Rhythm canons are next in my sequence.  I start these by saying chants in canon with the students.  They start and then I come in second.  We do this numerous times before I start and they come in second.  The reason for this is that they need to hear when their entrance is by me modeling it.  After that we will use a song for the basis of our canon.  These are a little trickier.  Here's how I break it down.  The students will sing a song and then I start tapping the rhythm of the song that they're singing 2 or 4 beats after they start.  We then switch, but this is harder because they're hearing me sing and tapping something different.  From there, we do like before and split the class.  This can be done with known songs and with reading new, unknown patterns from a visual.  There are MANY variations that you can do with rhythm canons and Ann Eisen and Lamar Robertson go into it in great detail in their book, An American Methodology.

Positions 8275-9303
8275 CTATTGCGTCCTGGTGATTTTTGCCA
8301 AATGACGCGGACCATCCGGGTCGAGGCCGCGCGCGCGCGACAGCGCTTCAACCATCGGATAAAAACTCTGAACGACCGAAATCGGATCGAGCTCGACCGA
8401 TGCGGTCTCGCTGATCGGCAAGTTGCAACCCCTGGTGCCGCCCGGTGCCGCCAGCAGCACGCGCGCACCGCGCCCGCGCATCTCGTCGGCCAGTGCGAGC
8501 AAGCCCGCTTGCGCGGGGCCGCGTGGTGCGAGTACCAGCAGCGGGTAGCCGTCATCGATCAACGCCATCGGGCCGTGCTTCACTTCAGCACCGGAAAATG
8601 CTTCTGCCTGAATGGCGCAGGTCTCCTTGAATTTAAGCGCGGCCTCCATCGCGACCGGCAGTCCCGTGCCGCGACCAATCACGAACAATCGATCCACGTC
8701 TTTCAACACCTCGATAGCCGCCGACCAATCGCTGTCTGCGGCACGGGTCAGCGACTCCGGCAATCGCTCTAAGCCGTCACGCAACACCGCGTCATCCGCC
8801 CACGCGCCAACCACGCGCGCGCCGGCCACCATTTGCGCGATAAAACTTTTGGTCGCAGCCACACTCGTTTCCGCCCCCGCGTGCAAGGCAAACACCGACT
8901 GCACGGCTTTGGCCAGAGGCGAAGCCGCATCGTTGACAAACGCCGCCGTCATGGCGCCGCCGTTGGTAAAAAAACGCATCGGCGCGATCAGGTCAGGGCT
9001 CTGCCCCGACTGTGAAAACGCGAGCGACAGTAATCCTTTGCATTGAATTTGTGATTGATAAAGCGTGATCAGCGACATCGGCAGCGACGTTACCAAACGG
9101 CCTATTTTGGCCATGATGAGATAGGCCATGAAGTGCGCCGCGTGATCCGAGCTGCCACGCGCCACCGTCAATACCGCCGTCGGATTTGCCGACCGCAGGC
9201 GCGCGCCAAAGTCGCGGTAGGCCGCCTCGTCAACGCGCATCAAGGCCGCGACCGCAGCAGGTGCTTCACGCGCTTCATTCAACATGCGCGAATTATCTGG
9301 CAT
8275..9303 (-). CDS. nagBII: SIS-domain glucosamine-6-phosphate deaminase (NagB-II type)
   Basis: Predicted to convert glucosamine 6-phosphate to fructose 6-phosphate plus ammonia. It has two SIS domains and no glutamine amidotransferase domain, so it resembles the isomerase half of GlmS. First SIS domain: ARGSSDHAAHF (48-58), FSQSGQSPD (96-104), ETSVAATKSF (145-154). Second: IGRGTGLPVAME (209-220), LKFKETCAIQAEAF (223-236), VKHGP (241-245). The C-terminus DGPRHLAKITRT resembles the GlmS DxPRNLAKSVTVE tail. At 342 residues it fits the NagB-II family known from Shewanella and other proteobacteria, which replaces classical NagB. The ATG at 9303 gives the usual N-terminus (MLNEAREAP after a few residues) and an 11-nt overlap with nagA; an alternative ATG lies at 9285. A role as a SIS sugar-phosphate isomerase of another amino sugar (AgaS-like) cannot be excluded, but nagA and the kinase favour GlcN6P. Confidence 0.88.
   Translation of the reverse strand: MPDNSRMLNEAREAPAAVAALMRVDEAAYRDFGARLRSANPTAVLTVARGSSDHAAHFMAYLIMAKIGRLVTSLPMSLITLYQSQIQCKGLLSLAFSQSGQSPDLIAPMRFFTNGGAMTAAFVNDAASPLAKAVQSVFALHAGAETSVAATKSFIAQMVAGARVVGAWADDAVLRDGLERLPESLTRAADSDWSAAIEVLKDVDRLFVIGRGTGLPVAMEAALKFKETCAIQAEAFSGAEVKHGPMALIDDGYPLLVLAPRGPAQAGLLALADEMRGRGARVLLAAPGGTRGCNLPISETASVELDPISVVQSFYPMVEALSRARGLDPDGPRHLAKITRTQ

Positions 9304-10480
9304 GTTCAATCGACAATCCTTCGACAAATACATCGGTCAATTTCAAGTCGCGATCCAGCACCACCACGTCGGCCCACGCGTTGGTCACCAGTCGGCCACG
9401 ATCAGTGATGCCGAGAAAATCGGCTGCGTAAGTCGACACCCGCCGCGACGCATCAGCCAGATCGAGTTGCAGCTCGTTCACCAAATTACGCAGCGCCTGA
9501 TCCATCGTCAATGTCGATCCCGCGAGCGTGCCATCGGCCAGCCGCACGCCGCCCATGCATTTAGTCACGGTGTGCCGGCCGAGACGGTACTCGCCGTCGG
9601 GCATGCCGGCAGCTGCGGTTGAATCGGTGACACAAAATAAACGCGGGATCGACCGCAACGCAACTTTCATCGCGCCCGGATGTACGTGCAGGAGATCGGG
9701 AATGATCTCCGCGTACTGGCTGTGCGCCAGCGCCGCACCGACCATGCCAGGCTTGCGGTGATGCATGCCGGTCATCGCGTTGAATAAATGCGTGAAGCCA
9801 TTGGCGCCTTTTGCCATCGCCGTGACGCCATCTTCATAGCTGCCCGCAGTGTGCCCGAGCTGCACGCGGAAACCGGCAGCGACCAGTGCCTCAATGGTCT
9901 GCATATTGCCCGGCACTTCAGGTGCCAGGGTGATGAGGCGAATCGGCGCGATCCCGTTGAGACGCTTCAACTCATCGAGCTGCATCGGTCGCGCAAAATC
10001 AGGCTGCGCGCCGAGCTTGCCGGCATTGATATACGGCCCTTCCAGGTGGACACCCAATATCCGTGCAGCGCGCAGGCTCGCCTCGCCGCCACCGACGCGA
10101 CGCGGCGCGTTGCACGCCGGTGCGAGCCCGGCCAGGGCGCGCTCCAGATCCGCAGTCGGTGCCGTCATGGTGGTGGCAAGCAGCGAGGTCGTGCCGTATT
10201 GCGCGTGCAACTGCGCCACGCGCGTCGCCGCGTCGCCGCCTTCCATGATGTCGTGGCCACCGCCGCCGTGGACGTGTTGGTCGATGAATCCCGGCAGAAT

From there, we go into putting two songs together. One of my favorites is to have the students sing Apple Tree while I chant "I Climbed Up the Apple Tree."  We then switch and then the class divides in two and perform it without me performing a part.  Another example would be "Busy Buzzy Busy Bee" and "Burnie Bee".  

With all the skill listed above, as the students have more experience, the levels of difficulty can be increased.  This year I made a couple of files just for practicing part work.  The first one was the "Broken Hearts Club" and it was a cumulative exercise where first students would read small 4 beat patterns individually and then at the same time: 




After 4 beat patterns, they would read 8 beat patterns together (practicing them individually first):



And then finally 16 beats, individually practiced first and then we would put them together:

The thing I LOVED about this file is all the patterns are songs that we did in class: you'll notice above all the slides are the same songs- the blue is "The Canoe Song" and the red is "Black Snake."